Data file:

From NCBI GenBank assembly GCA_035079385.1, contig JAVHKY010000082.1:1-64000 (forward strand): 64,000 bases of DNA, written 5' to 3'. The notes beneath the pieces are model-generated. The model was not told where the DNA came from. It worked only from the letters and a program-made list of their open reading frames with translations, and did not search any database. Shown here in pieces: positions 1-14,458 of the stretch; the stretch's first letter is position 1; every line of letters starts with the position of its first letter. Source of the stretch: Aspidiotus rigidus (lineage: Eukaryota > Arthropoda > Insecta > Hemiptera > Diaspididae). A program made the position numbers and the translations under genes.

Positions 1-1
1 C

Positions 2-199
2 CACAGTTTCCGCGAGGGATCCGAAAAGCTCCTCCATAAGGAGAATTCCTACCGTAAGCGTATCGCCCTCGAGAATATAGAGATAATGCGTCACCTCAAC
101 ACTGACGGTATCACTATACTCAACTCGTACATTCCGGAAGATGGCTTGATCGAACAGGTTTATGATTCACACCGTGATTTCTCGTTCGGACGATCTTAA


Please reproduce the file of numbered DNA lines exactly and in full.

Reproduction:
From NCBI GenBank assembly GCA_035079385.1, contig JAVHKY010000082.1:1-64000 (forward strand): 64,000 bases of DNA, written 5' to 3'. The notes beneath the pieces are model-generated. The model was not told where the DNA came from. It worked only from the letters and a program-made list of their open reading frames with translations, and did not search any database. Shown here in pieces: positions 1-14,458 of the stretch; the stretch's first letter is position 1; every line of letters starts with the position of its first letter. Source of the stretch: Aspidiotus rigidus (lineage: Eukaryota > Arthropoda > Insecta > Hemiptera > Diaspididae). A program made the position numbers and the translations under genes.

Positions 1-1
1 C

Positions 2-199
2 CACAGTTTCCGCGAGGGATCCGAAAAGCTCCTCCATAAGGAGAATTCCTACCGTAAGCGTATCGCCCTCGAGAATATAGAGATAATGCGTCACCTCAAC
101 ACTGACGGTATCACTATACTCAACTCGTACATTCCGGAAGATGGCTTGATCGAACAGGTTTATGATTCACACCGTGATTTCTCGTTCGGACGATCTTAA